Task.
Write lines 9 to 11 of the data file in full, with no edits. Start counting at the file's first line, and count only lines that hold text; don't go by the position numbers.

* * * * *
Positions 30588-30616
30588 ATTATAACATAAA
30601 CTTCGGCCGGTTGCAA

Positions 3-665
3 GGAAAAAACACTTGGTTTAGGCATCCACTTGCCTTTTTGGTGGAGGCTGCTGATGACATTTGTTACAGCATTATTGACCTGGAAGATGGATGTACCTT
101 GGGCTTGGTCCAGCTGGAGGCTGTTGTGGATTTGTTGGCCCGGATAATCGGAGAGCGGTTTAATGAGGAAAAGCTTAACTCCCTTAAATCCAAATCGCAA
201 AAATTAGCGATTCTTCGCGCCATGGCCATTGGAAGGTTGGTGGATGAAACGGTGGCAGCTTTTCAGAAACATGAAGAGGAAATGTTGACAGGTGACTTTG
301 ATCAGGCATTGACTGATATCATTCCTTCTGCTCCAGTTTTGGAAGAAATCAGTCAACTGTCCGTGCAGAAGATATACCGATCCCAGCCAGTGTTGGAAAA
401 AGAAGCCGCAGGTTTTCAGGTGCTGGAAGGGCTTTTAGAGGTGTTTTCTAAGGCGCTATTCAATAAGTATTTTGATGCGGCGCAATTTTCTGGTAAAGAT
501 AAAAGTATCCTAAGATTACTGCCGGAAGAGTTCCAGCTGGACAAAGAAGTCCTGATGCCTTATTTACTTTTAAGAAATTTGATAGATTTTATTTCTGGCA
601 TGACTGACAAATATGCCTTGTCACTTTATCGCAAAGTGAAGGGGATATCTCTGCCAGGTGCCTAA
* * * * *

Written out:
401 AGAAGCCGCAGGTTTTCAGGTGCTGGAAGGGCTTTTAGAGGTGTTTTCTAAGGCGCTATTCAATAAGTATTTTGATGCGGCGCAATTTTCTGGTAAAGAT
501 AAAAGTATCCTAAGATTACTGCCGGAAGAGTTCCAGCTGGACAAAGAAGTCCTGATGCCTTATTTACTTTTAAGAAATTTGATAGATTTTATTTCTGGCA
601 TGACTGACAAATATGCCTTGTCACTTTATCGCAAAGTGAAGGGGATATCTCTGCCAGGTGCCTAA